Friedrich Nietzsche, Daybreak:  Reflections on Moral Prejudice. Morgenröte: Gedanken über die moralischen Vorurteile (also could be translated as The Dawn).

Written and published in 1881.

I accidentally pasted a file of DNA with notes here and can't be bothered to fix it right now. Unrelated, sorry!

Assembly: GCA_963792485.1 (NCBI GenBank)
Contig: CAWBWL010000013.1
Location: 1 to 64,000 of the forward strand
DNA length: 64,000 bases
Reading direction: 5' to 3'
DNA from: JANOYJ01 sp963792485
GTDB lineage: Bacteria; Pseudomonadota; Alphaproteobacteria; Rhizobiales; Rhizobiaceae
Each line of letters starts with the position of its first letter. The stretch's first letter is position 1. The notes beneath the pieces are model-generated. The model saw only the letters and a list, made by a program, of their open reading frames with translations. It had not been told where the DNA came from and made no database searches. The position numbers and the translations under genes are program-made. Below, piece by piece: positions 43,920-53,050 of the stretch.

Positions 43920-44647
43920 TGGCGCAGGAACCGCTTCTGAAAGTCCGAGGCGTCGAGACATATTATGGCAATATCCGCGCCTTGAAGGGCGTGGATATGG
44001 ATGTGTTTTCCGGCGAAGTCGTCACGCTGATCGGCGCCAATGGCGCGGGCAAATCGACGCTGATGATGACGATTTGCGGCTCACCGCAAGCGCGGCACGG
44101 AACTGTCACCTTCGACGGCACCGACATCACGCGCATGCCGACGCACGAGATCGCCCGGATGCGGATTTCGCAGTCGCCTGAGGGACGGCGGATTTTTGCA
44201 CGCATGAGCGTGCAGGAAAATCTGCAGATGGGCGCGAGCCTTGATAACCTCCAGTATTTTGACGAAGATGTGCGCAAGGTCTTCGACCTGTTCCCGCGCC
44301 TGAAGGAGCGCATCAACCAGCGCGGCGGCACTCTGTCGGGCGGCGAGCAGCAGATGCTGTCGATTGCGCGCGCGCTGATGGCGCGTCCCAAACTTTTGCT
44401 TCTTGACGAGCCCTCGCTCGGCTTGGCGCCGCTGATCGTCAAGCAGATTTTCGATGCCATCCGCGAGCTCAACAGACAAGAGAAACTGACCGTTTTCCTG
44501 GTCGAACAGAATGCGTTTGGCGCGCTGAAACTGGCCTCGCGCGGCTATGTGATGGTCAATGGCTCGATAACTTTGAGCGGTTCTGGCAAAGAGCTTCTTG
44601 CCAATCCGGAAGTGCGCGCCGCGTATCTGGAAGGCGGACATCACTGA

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If despite that formidable pressure of the "morality of custom" under which all human communities lived—thousands of years before our own era and during our own era up to the present day (we ourselves are dwelling in the small world of exceptions and as it were in an evil zone):—if I say in spite of all this new and divergent ideas evaluations and drives have broken out time after time this state of things has been brought about only with the assistance of a dreadful attendant: it was insanity almost everywhere that paved the way for the new thought and cast off the spell of venerated custom and superstition.  Do you understand why this had to be done through insanity?  by something which is in both voice and appearance as horrifying and incalculable as the demoniac whims of wind and sea and consequently calling for like dread and respect?  by something bearing upon it the signs of entire lack of consciousness as clearly as the convulsions and foam of the epileptic which appeared to typify the insane person as the mask and speaking—trumpet of some divine being?  by something that inspired even the bearer of the new thought with awe and fear of himself and that suppressing all remorse drove him on to become its prophet and martyr?  Well in our own time we continually hear the statement reiterated that genius is tinctured with madness instead of good sense.  Men of earlier ages were far more inclined to believe that wherever traces of insanity showed themselves a certain proportion of genius and wisdom was likewise present—something "divine" as they whispered to one another.  More than this they expressed their opinions on the point with sufficient emphasis.  "All the greatest benefits of Greece have sprung from madness" said Plato setting on record the opinion of the entire ancient world.  Let us take a step further: all hose superior men who felt themselves irresistibly urged to throw off the yoke of some morality or other had no other resource—if they were not really mad—than to feign madness or actually to become insane.  And this holds good for innovators in every department of life and not only in religion and politics.  Even the reformer of the poetic metre was forced to justify himself by means of madness.  (Thus even down to gentler ages madness remained a kind of convention in poets of which Solon for instance took advantage when urging the Athenians to reconquer Salamis.)  —"How can one make one's self mad when one is not mad and dare not feign to be so?  "Almost all the eminent men of antiquity have given themselves up to this dreadful mode of reasoning: a secret doctrine of artifices and dietetic jugglery grew up around this subject and was handed down from generation to generation together with the feeling of the innocence even sanctity of such plans and meditations.  The means of becoming a medicine—man among the Indians a saint among Christians of the Middle Ages an angecok among Greenlanders a Pagee among Brazilians are the same in essence: senseless fasting continual abstention from sexual intercourse isolation in a wilderness ascending a mountain or a pillar "sitting on an aged willow that looks out upon a lake" and thinking of absolutely nothing but what may give rise to ecstasy or mental derangements.  Who would dare to glance at the desert of the bitterest and most superfluous agonies of spirit in which probably the most productive men of all ages have pined away?  Who could listen to the sighs of those lonely and troubled minds: "O you heavenly powers grant me madness!  Madness that I at length may believe in myself!  "Give delirium and convulsions sudden flashes of light and periods of darkness; frighten me with such shivering and feverishness as no mortal ever experienced before with clanging noises and haunting spectres; let me growl and whine and creep about like a beast if only I can come to believe in myself!  I am devoured by doubt.  I have slain the law and I now dread the law as a living person dreads a corpse.  If I am not above the law I am the most abandoned of wretches.  From where comes this new spirit that dwells in me but from you?  Prove to me then that I am one of you—nothing but madness will prove it to me.  " And only too often does such a fervour attain its object: at the very time when Christianity was giving the greatest proof of its fertility in the production of saints and martyrs believing that it was thus proving itself Jerusalem contained large lunatic asylums for shipwrecked saints for those whose last spark of good sense had been quenched by the floods of insanity.  
 

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